My Christian faith makes sense, even when I can’t makes sense of everything.
While majoring in English Literature and Classical Studies, I took different kinds of courses and was exposed to challenges to religion in general, and my Christian faith specifically. What dawned on me, however, was how Christianity could stand up to scrutiny and critical inquiry. Christianity was reasonable and made sense.
This of course didn’t mean that I could make sense of everything. Who can really understand God? Who can really understand one’s loved ones? God is not an equation to be figured out, but a Person to be in relationship with. Sometimes it feels like God used artists, those familiar with mystery, to write the Scriptures, while we ask lawyers and engineers, those familiar with precision, to interpret them.
Yes, there are things best described as mystery, things hidden from our eyes and understanding. During those three years I learned that while there is mystery, there is nothing non-sensical or unreasonable about faith in Jesus.
In those three years I learned that I did not need to leave my faith in the parking lot of the university. Nor do I need to leave my brain at the door of the church.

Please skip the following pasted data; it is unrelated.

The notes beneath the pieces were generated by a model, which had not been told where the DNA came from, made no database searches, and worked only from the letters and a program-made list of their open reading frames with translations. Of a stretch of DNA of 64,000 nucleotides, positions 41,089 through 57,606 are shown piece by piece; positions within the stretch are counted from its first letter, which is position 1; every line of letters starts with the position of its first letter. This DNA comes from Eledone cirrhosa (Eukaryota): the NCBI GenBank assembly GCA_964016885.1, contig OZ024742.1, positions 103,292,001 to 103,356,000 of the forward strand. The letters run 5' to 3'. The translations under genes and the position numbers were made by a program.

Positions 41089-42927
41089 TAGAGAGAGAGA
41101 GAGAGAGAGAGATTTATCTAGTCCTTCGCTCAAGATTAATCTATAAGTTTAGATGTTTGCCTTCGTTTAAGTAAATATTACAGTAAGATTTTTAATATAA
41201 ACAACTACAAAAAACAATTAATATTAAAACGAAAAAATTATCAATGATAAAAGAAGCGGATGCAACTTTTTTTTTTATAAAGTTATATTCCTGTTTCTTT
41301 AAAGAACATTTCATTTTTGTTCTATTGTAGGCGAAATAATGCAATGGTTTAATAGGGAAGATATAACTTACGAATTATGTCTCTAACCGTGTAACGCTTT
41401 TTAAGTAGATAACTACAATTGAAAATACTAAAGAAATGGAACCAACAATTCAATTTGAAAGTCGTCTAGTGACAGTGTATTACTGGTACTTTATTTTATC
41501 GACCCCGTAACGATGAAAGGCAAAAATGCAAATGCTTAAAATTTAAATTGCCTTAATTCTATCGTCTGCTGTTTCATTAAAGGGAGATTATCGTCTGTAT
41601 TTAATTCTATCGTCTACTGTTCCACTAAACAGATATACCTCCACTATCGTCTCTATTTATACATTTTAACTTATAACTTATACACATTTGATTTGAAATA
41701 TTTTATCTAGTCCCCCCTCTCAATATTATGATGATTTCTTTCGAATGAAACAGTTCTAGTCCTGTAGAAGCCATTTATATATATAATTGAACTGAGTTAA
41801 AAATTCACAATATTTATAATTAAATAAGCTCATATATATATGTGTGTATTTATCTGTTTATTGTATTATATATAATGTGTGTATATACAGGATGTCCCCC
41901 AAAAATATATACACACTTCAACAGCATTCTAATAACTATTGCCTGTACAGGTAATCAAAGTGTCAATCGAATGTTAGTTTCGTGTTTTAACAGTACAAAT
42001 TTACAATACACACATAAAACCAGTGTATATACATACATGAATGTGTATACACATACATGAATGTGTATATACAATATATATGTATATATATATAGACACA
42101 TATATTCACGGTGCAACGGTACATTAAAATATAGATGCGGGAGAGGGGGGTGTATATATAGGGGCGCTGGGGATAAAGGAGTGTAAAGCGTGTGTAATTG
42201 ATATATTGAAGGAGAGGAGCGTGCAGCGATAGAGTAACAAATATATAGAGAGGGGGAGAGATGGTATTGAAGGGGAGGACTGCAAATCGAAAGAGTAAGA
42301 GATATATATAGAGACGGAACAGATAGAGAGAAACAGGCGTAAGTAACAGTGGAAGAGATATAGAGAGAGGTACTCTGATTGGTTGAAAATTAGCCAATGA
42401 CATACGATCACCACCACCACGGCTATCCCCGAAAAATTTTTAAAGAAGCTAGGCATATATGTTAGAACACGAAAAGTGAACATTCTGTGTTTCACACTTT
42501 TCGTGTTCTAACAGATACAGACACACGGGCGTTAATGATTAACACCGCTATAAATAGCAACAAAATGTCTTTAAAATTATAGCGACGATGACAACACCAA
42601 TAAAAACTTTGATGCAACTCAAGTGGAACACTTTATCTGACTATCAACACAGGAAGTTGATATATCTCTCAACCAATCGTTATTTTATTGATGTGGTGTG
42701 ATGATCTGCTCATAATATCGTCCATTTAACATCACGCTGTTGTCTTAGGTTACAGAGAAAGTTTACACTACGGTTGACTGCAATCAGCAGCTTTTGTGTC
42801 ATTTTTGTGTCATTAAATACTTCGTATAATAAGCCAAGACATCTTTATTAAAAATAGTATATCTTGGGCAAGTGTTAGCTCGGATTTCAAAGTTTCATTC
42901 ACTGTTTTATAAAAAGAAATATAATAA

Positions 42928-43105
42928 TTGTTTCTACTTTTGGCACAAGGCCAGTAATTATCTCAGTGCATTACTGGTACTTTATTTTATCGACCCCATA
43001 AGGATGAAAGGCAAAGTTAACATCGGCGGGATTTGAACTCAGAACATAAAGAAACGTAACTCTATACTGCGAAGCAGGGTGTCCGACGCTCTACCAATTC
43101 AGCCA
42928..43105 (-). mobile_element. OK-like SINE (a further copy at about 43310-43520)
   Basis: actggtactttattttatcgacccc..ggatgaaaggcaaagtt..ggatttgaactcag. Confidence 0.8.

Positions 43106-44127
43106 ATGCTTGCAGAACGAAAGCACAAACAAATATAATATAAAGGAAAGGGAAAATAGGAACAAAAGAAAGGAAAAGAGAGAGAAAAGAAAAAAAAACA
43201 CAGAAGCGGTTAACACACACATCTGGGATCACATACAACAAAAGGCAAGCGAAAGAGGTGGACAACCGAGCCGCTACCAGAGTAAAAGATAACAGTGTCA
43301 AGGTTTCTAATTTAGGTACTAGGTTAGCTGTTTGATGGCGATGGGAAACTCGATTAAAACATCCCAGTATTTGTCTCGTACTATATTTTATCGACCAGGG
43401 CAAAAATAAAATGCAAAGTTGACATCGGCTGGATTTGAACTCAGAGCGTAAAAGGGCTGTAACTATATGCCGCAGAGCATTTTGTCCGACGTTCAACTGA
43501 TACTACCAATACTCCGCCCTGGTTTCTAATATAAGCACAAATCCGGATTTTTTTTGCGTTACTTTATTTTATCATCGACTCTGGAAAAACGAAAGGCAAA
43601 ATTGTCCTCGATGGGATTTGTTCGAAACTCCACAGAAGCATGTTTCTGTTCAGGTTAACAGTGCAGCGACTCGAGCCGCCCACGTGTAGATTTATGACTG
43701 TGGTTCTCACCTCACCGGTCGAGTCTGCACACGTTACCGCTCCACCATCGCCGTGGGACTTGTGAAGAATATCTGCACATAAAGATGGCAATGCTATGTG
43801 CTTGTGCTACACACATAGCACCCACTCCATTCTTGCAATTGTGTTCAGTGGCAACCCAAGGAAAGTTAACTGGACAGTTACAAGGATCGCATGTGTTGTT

My Christian faith leads to a mix of conviction about some things and humility about other things, but not certitude about everything.
The motto of Trent University is “nunc cognosco ex parte” which is a Latin translation from 1st Corinthians 13:9 meaning “now I know in part.” Here the apostle Paul demonstrates both conviction and humility. Paul came to know some very important things, but not everything. He knew that.
Some may assume that one attends a university to learn everything. Actually one attends university to learn how to learn, and the more you know the more you learn just how little you know! The same can be said of seminary. Some may assume that you go to seminary to learn everything there is to know about God, the Bible, and the life of faith. Rather seminary prepares one for a lifetime of learning, thinking, and rethinking. All theology is an exercise in deconstruction and reconstruction.
Sometimes Christianity is presented in a way that makes it seem that a Christian, especially a pastor, can and should have certitude about everything. Yet, if the Apostle Paul could say “now I know in part,” so can I. There are things to have conviction about. There are things it is better to have humility about. It takes wisdom and learning to know which is appropriate when.